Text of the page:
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High Court judge issues ruling on fairness of age assessment procedure

The High Court has found against the London Borough of Brent in a case concerning the age of an asylum seeker even though Mr Justice Swift said the council’s conduct was “not an error of the most serious nature”.

In HAM, R (On the Application Of) v London Borough of Brent [2022] EWHC 1924 (Admin) the judge said the Upper Tribunal should now resolve the dispute and Brent need not devote any more scarce social services resources to it.

He said it had been artificial for Brent to seek to separate a point about claimant HAM’s appearance - which was put to him - from other points about the credibility of his claims to be minor, which were not.

“Those points should, in fairness, have been put to the claimant,” Swift J said. “The claimant's response to what was put to him, that he did not know if he was a child or not, is not to the point. The point here being the fairness of the procedure, not whether the conclusion was correct.”

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HAM is a Sudanese national who arrived in the United Kingdom in May 2021 and claimed asylum.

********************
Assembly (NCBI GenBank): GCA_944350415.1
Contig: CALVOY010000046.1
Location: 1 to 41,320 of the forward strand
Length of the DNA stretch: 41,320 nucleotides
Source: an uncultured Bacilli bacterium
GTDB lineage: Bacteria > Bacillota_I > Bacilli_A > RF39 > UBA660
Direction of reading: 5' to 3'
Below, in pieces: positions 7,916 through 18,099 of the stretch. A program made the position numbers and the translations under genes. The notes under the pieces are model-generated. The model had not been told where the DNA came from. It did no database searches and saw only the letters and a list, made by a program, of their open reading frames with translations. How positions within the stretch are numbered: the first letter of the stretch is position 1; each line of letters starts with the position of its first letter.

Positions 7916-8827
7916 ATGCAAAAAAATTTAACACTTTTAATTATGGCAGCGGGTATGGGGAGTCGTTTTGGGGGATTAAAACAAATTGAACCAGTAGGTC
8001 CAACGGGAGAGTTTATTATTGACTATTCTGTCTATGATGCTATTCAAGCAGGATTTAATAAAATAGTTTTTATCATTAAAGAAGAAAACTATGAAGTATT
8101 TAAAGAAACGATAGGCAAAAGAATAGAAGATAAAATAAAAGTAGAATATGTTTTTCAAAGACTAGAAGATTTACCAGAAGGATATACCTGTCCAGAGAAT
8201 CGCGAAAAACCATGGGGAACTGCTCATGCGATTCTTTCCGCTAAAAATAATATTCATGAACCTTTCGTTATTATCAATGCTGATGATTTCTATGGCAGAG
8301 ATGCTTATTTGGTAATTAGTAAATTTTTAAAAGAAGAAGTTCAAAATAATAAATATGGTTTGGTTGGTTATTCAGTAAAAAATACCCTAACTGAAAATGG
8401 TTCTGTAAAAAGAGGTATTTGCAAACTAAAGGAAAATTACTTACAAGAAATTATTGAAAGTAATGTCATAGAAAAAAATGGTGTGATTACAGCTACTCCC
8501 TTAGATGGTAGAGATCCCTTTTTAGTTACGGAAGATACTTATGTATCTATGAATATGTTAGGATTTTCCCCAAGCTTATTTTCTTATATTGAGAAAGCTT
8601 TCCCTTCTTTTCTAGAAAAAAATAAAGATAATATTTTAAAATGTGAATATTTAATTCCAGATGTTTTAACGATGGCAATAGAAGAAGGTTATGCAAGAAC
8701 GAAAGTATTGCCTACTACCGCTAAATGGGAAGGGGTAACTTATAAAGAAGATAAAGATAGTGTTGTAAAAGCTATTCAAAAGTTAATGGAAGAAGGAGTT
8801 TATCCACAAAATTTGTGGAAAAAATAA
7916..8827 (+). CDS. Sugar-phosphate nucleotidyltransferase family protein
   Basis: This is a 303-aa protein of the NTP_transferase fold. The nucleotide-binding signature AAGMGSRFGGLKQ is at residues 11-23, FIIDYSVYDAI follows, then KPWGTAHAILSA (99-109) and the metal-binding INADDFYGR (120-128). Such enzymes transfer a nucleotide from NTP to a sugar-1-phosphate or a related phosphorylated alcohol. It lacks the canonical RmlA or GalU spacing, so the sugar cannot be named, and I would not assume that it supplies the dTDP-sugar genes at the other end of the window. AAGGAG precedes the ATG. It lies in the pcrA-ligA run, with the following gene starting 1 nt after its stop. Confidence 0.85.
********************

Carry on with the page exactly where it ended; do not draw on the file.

He told Home Office officials he was aged 17 and should, for accommodation and support, have been treated as a child. The officials did not believe him and assessed him as 23 years old and so an adult.

Brent social workers later also assessed HAM as 23. Further evidence that HAM was 17 was provided by a  charity concerned with young asylum seekers but Brent said this was "not enough for us to reconsider”.

HAM argued in the High Court both that the decision that he was not a child was substantively wrong, and that Brent undertook the age assessment unfairly.

Brent argued it was put to HAM whether he was 23 - as he was thought to look - and that his response had been: “I don't know if I am a child or not", and this had been then decisive matter.

Swift J said: “I do not accept the council's submission on this point. I am satisfied that in this case it is artificial to seek to separate the point about the claimant's appearance, that was put to him, from the points…that were not put to him.”

He said a fact-finding hearing before the Upper Tribunal was needed to determine HAM’s actual age as HAM, even on his own evidence, would now be aged over 18.

“In this case, now that the judgment of this court has been given, there is little in terms of any public interest requiring the council to revisit this matter, and much to be said for the contention that the council's finite social services resources ought not to be expended further on this matter”, the judge concluded.

Mark Smulian

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